I was at the range a while ago fooling around on the putting green. I like to try different things out there to see what happens.
In the 2015 British Open, Irish amateur Paul Dunne*, co-leader after three rounds, had this putting grip where both hands were side-by-side.
I thought I’d try that, but I couldn’t make it work. Dunne’s putter had a thick grip, and mine didn’t. There wasn‘t enough of the putter grip in my fingers to hold the club the way he did. But I didn’t want to give up, so I tried an interlocking grip with my left forefinger between my right middle and ring fingers.
That didn’t work. I still didn’t have control of the grip. There’s one more finger to go, I thought, so I put my left index finger between my right index and middle fingers. Bingo.
That brought my hands neatly together and put the grip in my fingers the way I was looking for. I call it the Forefinger Interlock grip. (You heard it here first.)
Notice in the second photo how close together my thumbs are. The left thumb nestles into the pocket of my right palm, and the pad under my right thumb fits right on top of my left thumb. The effect is that you hold the putter entirely in your left hand. The right hand provides stability.
Both thumbs point directly down the shaft.
Notice also how square my hands are. I don’t try to do this, it’s just what happens when I take this grip. That’s where my hands end up.
One of the problems with a standard putting grip, where one hand is lower on the shaft than the other, is that you have two hands that you have to keep working together so one hand, usually the right, doesn’t run off and do its own thing.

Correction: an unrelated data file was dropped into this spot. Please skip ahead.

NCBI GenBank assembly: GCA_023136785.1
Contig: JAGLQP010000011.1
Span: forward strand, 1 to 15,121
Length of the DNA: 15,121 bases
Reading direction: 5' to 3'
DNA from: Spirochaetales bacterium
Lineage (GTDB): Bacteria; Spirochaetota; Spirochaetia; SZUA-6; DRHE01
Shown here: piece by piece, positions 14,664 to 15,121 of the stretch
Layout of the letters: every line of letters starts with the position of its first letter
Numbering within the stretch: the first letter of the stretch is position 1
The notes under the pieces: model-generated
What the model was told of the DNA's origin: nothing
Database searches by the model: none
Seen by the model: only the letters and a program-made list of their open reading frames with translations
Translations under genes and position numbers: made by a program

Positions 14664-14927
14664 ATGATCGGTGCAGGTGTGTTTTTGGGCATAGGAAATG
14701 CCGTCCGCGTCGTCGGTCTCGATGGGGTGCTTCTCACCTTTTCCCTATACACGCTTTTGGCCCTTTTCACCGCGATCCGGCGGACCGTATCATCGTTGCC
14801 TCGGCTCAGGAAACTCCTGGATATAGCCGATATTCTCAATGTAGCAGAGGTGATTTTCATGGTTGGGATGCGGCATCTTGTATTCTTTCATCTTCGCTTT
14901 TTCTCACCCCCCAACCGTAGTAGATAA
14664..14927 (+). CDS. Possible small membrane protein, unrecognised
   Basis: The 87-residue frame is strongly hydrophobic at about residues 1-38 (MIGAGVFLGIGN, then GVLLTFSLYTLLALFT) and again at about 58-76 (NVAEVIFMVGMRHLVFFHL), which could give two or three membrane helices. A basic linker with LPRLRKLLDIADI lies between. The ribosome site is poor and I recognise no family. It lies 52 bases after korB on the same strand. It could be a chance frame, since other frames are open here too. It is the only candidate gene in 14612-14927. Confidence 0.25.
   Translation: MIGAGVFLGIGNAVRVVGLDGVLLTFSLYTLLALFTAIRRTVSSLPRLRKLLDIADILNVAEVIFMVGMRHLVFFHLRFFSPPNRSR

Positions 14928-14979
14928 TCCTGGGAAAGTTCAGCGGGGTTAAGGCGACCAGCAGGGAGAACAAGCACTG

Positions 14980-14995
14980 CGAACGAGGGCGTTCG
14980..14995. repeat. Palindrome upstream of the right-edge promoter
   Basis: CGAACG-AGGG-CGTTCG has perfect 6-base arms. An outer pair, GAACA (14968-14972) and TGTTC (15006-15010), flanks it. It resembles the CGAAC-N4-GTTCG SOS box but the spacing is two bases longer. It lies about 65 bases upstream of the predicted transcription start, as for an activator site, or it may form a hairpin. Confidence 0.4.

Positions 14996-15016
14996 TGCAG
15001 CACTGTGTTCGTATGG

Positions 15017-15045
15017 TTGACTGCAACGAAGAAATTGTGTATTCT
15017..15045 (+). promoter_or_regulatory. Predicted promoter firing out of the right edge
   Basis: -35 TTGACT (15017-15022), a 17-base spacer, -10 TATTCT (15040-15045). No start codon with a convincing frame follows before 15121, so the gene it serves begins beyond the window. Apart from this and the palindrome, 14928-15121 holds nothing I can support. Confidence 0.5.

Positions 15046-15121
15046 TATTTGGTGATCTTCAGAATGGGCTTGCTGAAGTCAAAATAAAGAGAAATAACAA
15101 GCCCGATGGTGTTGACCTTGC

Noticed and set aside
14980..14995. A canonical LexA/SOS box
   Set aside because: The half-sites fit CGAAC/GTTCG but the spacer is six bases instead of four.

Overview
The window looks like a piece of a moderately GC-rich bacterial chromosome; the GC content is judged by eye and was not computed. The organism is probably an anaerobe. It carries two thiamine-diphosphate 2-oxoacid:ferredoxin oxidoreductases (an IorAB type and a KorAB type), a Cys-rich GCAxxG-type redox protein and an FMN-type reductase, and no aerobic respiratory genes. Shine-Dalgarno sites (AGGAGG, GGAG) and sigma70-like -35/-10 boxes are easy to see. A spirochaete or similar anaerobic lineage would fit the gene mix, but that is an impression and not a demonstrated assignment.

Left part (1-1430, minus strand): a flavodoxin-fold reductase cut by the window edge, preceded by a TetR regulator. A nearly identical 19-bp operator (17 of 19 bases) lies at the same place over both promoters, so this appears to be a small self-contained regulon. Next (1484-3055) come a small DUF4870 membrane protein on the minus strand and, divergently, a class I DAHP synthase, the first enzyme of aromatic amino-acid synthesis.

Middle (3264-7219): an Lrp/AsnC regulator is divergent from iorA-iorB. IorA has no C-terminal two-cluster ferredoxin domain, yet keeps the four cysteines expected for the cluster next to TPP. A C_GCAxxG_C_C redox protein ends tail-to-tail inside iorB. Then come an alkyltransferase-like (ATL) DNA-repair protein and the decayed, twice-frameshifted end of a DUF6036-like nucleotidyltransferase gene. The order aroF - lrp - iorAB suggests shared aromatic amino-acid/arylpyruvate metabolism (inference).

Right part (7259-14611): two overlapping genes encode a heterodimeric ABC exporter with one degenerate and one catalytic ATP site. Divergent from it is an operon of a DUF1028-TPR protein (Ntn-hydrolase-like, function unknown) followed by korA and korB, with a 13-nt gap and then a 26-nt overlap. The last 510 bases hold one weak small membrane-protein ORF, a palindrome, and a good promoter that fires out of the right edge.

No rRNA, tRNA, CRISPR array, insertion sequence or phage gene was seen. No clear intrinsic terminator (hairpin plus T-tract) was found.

That problem disappears with the Forefinger Interlock, because all you have down there is one clump of hands — one thing moving the club, not two. In this way the putter face does not twist out of square. You get a swinging stroke, not a hitting stroke. Your hands are taken out of the stroke entirely.
Results? I’m putting just as well on average days as I did on good days. Because my hands are not involved in the stroke, I’m more relaxed mentally. That gives me more confidence, which leads to better putting.
So. Is the Forefinger Interlock the grip of the future? The grip that will take five strokes off your score? The grip that will take the Tour by storm? Maybe.
But it is definitely something for you to try. Can’t hurt, and it might help. A lot.
* Dunne collapsed in the fourth round, shooting a 78 and finishing in a tie for 30th place. He turned pro later that year, and in 2017 won the British Masters by three strokes over Rory McIlroy.